Ten years after the closing of MSB, Schoch, along with his brother Eldon, the president of MSB, pleaded guilty to several improprieties that occurred while MSB was over-lending money to Choice, even though MSB had exceeded its lending limit with Choice and Choice was carrying a negative balance in its checking account. Additionally, Jerry Pardue, chairman of Choice, was convicted of embezzlement and misapplication of bank funds in connection with the same activity. No charges were brought against Anderson at that time. It was not until June 19, 1997 that a federal grand jury charged Anderson with three counts of bank fraud. The indictment charged Anderson with devising a scheme to defraud and obtain monies of MSB, and later the FDIC as the bank's successor in interest. The indictment also charged that this scheme lasted from July of 1986 until at least August 7, 1987. Furthermore, the indictment charged her with taking funds of MSB and purchasing three zero coupon bonds, each with a par value of $350,000 and failing to maintain the bonds for MSB. It also charged her with taking money from MSB and using it for her own purposes. All of this conduct occurred prior to June 19, 1987, ten years before the date of the indictment. The three substantive charges of bank fraud in the indictment, however, are based on transactions in which Anderson transferred funds from AMZ's account at E.F. Hutton to its account at Merrill Lynch. The first transfer occurred on June 19, 1987, the second on July 1, 1987, and the last on or about August 6, 1987.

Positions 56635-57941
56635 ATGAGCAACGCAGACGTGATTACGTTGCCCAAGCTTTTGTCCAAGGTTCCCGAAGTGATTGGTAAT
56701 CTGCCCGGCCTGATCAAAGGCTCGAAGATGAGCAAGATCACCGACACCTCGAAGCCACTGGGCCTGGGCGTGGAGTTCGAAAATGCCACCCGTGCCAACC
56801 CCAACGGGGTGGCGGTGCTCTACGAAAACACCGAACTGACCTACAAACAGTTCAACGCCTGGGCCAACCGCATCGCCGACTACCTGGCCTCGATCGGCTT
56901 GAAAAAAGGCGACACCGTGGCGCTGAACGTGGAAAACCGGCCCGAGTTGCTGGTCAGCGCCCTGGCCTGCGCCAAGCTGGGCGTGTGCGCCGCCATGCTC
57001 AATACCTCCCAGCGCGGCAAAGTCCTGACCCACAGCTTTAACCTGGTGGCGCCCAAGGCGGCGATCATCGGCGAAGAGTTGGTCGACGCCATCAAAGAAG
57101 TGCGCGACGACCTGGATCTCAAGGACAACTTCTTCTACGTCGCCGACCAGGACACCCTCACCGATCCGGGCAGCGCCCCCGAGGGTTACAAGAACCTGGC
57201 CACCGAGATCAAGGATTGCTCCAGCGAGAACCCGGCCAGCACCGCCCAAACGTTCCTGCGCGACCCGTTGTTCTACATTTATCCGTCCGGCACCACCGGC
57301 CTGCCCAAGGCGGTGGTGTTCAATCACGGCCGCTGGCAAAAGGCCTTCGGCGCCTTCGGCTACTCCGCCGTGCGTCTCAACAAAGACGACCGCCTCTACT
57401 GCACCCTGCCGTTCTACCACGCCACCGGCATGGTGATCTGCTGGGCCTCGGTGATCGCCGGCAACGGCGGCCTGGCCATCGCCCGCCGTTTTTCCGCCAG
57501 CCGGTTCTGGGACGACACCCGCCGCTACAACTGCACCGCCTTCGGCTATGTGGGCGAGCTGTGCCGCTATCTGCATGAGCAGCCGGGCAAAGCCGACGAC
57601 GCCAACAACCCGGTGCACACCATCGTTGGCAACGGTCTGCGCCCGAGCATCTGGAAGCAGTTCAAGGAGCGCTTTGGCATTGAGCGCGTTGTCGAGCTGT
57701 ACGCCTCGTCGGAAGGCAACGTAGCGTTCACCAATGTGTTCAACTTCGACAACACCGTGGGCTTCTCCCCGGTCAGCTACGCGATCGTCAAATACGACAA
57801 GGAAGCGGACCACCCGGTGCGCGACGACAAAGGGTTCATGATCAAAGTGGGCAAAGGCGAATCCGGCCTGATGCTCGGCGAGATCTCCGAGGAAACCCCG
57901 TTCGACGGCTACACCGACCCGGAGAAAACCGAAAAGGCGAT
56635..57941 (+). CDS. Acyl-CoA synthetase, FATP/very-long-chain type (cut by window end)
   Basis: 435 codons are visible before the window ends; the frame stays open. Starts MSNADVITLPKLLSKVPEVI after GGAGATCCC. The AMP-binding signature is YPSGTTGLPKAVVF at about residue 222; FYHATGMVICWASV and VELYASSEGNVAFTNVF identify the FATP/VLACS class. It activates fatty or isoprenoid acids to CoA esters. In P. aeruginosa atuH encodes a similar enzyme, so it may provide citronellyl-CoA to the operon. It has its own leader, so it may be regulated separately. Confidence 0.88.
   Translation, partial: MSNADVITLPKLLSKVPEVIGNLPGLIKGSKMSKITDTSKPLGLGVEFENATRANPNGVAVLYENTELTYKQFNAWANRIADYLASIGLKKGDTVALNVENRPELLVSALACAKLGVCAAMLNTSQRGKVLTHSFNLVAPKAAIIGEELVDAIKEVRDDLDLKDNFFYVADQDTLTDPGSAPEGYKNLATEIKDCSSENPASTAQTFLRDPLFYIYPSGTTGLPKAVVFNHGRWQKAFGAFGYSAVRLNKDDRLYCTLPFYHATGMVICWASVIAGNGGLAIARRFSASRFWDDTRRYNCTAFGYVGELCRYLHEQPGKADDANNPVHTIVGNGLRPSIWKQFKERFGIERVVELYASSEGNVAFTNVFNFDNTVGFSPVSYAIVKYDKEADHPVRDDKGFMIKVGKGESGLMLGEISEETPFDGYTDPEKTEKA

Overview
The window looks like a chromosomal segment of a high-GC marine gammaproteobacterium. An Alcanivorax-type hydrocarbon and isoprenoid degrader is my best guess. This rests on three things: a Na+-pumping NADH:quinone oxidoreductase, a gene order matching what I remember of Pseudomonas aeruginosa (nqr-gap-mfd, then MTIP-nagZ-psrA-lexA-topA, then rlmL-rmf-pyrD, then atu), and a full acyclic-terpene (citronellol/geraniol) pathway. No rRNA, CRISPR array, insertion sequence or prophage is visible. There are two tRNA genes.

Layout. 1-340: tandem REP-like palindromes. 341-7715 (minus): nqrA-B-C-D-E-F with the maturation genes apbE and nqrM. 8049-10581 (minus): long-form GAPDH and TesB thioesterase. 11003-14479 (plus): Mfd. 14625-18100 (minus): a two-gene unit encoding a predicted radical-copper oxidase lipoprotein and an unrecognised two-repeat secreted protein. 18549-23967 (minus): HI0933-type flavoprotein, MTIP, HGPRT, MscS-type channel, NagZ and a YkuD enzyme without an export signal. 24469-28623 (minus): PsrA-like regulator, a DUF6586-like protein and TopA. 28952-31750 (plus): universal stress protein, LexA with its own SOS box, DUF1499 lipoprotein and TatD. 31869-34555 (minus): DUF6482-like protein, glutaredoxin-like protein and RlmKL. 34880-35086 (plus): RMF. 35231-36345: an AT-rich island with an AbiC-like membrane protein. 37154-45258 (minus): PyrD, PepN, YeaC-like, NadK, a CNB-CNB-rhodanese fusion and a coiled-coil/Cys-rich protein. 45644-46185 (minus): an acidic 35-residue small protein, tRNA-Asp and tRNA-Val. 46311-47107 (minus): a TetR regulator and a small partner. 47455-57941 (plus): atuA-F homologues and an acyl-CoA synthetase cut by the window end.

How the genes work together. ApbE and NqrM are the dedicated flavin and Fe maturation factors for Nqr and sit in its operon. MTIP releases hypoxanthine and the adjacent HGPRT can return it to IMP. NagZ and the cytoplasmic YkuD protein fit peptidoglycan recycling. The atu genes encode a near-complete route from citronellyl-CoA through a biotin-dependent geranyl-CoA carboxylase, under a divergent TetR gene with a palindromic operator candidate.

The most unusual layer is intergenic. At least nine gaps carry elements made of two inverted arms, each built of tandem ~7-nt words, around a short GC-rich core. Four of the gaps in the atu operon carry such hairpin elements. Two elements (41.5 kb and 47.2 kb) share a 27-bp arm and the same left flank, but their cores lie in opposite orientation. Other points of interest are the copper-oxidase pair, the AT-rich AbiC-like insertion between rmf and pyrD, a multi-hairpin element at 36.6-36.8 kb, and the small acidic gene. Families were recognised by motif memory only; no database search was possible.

Anderson's jury trial began on June 22, 1998. On June 30, 1998, the jury returned a guilty verdict on all three counts. Anderson was sentenced to 24 months imprisonment for counts one and two, to run concurrently. The sentence on count three was suspended. This appeal followed.
Anderson raises several issues on this appeal; however, we need only to address her statute of limitations argument to dispose of the case. We review de novo a trial court's decision about whether the statute of limitations has run. Garrison v. Burke, 165 F.3d 565, 569 (7th Cir. 1999).
Anderson was convicted of three counts of bank fraud, in violation of 18 U.S.C. sec. 1344. That section states:
whoever knowingly executes, or attempts to execute a scheme or artifice--
(1) to defraud a financial institution; or
(2) to obtain any of the moneys, funds, credits, assets, securities, or other property owned by, or under the custody or control of, a financial institution, by means of false or fraudulent pretenses, representations, or promises shall be fined not more than $1,000,000 or imprisoned no more than 30 years, or both.